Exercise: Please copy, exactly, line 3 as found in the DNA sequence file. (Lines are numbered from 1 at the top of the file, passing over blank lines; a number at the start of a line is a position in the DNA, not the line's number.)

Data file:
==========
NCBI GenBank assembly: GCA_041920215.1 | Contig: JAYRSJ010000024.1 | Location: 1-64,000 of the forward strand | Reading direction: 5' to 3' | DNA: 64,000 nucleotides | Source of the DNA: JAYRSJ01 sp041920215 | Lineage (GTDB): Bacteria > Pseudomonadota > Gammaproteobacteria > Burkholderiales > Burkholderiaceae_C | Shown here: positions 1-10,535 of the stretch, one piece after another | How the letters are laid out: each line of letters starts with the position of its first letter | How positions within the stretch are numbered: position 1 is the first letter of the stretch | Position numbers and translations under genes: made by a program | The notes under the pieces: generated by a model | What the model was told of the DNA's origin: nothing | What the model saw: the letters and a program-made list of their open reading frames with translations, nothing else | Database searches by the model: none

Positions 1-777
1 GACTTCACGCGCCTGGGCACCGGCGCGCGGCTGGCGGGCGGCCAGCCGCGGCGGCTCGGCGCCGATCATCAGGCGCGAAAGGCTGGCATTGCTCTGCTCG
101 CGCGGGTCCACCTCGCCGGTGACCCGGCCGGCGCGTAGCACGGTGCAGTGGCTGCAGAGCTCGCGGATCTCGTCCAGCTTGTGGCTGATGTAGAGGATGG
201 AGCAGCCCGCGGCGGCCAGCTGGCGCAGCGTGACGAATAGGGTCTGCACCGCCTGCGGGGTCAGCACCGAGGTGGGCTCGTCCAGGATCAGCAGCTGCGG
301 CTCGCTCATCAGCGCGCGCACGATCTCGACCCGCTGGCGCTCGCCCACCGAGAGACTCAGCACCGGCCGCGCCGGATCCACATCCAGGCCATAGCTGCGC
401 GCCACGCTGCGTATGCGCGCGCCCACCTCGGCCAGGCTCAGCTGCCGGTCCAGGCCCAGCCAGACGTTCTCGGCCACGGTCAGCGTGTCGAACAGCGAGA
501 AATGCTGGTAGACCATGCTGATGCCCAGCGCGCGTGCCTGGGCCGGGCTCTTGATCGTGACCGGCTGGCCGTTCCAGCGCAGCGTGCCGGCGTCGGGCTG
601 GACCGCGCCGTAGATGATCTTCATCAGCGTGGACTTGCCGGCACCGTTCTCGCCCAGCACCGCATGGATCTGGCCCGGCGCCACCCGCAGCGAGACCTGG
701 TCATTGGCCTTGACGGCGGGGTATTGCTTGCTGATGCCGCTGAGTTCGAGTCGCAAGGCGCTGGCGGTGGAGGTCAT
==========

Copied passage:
1 GACTTCACGCGCCTGGGCACCGGCGCGCGGCTGGCGGGCGGCCAGCCGCGGCGGCTCGGCGCCGATCATCAGGCGCGAAAGGCTGGCATTGCTCTGCTCG